Shakespeare in the West Bank
Adam LeBor has found one of the most immersive, and exhausting, experiences television has to offer
For some years now I have been a devotee of Krav Maga, the Israeli self-defence system. Krav Maga, which means contact combat, has no fancy flying kicks or dancing ringcraft. Instead it works on a simple three-step approach: block, counter (repeatedly), get out. So do the undercover operatives in Fauda, the Israeli television series whose third season is now showing on Netflix.
Fauda is a global hit, and with good reason. The series storylines of most television dramas surge, coast, dip, and surge again to vary the pacing of each episode. Fauda is near non-stop, full-on high tension with explosive action — including plenty of military-grade Krav Maga. The series is television crack, completely addictive. The short intervals of downtime — operational planning, tangled personal lives — merely heighten the anticipation of more violence. Fauda feels so authentic because it is grounded in the brutal reality of the Israeli-Palestinian conflict. Lior Raz, who plays Doron Kavillio, the de-facto leader of the unit, is a fluent Arabic speaker, a combat veteran of an elite undercover unit. The series’ co-creator, Avi Issacharoff, is an Israeli journalist and Middle East analyst.
Watching Fauda is one of the most immersive, and exhausting, experiences television has to offer. But the series is much more than a simple shoot-em-up. The characters are constantly in extreme danger, fighting for their lives, but their missions have high stakes: to prevent terrorist attacks and to save lives. They are fundamentally decent, but they must do bad things to succeed. Sometimes very bad. Ethics, as well as action, make Fauda such gripping viewing.
Widely watched across the Arab world, Fauda has received a mixed reception among the 20 per cent or so of the Israeli population that are Arab Muslims or Christians. On the positive side, most of the Palestinian Arab characters are simply decent. Most want nothing more than to live their lives in peace and security and provide for their families, while navigating the endless demands of the Israeli army and authorities. Even the terrorists have shades of grey. They love their parents, their siblings and their children. They kill civilians, but for a cause. They show courage and agency.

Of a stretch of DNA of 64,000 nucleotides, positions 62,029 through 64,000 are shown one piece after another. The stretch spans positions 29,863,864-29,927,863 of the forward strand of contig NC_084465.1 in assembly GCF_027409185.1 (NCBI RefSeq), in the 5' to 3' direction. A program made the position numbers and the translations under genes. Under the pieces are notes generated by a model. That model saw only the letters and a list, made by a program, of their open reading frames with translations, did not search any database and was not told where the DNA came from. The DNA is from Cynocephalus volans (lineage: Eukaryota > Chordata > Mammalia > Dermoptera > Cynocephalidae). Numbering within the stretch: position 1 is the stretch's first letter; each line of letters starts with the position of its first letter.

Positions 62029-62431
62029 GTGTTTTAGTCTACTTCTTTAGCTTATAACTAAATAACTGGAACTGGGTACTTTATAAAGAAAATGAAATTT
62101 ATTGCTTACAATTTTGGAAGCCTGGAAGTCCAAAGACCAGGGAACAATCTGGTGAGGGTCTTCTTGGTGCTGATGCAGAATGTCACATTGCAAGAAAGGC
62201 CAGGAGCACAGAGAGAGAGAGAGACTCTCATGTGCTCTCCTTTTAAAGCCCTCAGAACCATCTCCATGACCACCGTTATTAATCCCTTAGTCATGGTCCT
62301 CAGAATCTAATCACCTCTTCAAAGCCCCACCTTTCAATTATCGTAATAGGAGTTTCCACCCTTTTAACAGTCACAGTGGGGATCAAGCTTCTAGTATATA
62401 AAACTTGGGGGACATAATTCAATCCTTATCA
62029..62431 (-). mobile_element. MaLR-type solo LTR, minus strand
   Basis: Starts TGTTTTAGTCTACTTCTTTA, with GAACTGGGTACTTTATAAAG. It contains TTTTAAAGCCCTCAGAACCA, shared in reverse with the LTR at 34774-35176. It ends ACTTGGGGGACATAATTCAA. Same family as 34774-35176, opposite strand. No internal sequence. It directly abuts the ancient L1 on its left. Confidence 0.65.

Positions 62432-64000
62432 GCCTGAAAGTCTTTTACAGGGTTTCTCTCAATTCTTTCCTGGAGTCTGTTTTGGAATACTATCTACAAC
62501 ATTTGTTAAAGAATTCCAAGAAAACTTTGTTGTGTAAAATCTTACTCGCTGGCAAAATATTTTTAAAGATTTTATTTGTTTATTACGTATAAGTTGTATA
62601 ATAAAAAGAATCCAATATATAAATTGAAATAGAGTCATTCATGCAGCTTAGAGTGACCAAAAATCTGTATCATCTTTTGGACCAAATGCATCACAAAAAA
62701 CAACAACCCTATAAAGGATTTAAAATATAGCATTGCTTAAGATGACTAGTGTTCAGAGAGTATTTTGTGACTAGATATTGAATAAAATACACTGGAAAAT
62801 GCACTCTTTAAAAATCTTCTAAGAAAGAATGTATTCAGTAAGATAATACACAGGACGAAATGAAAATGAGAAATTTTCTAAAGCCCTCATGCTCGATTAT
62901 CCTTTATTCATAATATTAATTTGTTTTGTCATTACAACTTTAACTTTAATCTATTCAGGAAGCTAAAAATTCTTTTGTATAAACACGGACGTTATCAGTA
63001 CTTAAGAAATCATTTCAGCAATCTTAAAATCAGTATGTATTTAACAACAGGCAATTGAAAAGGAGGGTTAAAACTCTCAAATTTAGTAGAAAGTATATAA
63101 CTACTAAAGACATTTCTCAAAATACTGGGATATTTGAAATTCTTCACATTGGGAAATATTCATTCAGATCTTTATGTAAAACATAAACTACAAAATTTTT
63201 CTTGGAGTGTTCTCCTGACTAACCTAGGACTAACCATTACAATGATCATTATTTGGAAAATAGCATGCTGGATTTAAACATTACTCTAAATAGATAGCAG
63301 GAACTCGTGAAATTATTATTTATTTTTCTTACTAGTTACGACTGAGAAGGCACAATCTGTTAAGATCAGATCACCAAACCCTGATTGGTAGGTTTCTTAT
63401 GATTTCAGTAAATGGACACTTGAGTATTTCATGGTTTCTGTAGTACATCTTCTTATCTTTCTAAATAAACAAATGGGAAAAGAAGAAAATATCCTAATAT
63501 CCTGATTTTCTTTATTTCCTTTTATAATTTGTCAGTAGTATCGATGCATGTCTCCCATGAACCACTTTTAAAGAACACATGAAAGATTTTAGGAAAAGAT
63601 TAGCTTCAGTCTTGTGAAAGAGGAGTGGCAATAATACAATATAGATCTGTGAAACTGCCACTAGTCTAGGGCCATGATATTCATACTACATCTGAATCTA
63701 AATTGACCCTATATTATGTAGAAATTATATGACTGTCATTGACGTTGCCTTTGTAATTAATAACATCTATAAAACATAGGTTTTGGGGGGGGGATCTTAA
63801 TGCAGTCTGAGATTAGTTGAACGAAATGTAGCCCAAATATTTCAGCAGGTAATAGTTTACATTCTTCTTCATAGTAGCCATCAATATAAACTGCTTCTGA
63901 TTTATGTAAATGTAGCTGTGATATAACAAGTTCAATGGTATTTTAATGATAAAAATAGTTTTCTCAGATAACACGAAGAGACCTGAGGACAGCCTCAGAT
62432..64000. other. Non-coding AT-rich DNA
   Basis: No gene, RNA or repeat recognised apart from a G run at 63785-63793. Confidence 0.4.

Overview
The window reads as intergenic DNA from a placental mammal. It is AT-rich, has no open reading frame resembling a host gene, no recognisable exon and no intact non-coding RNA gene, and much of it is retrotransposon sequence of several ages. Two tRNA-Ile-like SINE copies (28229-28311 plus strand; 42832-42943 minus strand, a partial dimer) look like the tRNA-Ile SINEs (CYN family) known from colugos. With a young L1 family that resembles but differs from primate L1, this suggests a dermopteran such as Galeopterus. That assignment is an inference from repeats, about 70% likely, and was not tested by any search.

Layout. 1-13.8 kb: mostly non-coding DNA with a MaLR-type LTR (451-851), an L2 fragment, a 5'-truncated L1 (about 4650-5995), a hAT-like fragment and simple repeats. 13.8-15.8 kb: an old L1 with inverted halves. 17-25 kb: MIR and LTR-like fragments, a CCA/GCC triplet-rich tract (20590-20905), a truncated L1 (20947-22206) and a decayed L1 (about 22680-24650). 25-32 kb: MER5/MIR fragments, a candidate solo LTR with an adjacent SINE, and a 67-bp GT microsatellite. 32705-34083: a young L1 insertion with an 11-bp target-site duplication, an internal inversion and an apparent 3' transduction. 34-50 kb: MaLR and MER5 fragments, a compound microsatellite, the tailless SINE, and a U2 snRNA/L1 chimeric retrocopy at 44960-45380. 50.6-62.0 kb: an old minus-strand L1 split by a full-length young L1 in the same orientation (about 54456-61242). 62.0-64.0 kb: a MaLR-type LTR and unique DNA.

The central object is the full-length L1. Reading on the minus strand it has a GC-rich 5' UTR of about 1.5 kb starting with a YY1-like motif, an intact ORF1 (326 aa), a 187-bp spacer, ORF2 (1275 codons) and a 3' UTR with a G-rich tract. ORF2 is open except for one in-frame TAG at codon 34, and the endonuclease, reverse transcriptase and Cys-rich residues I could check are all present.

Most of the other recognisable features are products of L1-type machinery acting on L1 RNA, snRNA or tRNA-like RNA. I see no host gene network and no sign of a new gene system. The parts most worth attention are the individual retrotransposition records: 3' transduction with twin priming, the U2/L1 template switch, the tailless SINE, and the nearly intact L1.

Fauda’s Israeli writers say the answer to criticism is for Netflix to commission a series by Palestinians
Fauda shows the possibility of romance between the two nations. In season one Doron falls for a Palestinian doctor in Ramallah on the West Bank and she for him. In Britain we are used to challenging television drama that shows both sides of a highly charged story. In Israel such storylines were incendiary.
On one level Fauda glamorises Doron and his team. But there is no glamour in the interrogation rooms of the Shabak, Israel’s internal security service. We see an Israeli female interrogator fire off her questions, while a burly man stands by the prisoner. When he does not answer to her liking she looks at the Shabak operative, and says, “Once more, please.” The prisoner is clinically punched in the groin, violently shaken, beaten again. Other prisoners are blackmailed into collaborating with the sinister, chain-smoking Captain Ayub.
There are a few clunkers. In season three, Doron, while undercover in Gaza, addresses a young woman he does not know as “habibti”, Arabic for “my love” or “darling”. Such informality, common in Israel, would not go down well even in sophisticated Ramallah, the capital of the Palestinian territories. In Gaza, which is ruled by the Islamist radicals of Hamas, it would trigger all sorts of alarms.
Some Palestinians have much harsher criticisms. George Zeidan, writing in Haaretz, the left-wing Israeli newspaper, described the series as a “war on truth”, where every Israeli operative is moral, personally principled and taking every measure to avoid civilian casualties. The civilian death toll in the 2014 Gaza war, when hundreds of women and children were killed by Israeli forces, points to a different reality, argues Zeidan.
Raz and Issacharoff are sensitive to such critiques. Their response is that they do as much as they can to include rounded, complex Palestinian characters. But ultimately they are Israelis who write from an Israeli perspective. The answer, they say, and they are right, is for Netflix to commission a series by Palestinian writers.
In season three, Doron is living undercover in a village near Hebron in the Palestinian territories, working as a coach for Bashar, a young boxer. Doron, or Abu Fadi as he is known, is fully accepted by Bashar’s family. Bashar completely believes in him. They talk of future matches in Amman, an international career. Doron’s betrayal, when it comes, is total. The terrible consequences for Bashar’s family, and the extent of their loss, are vividly portrayed.
As drama Fauda remains superb. The characters on both sides, and their interplay between them are ever more complex and engrossing. The trail of death and destruction that Doron leaves in his wake, even as he tries to do good and act as ethically as he can, makes him a character of Shakespearean depth and complexity.
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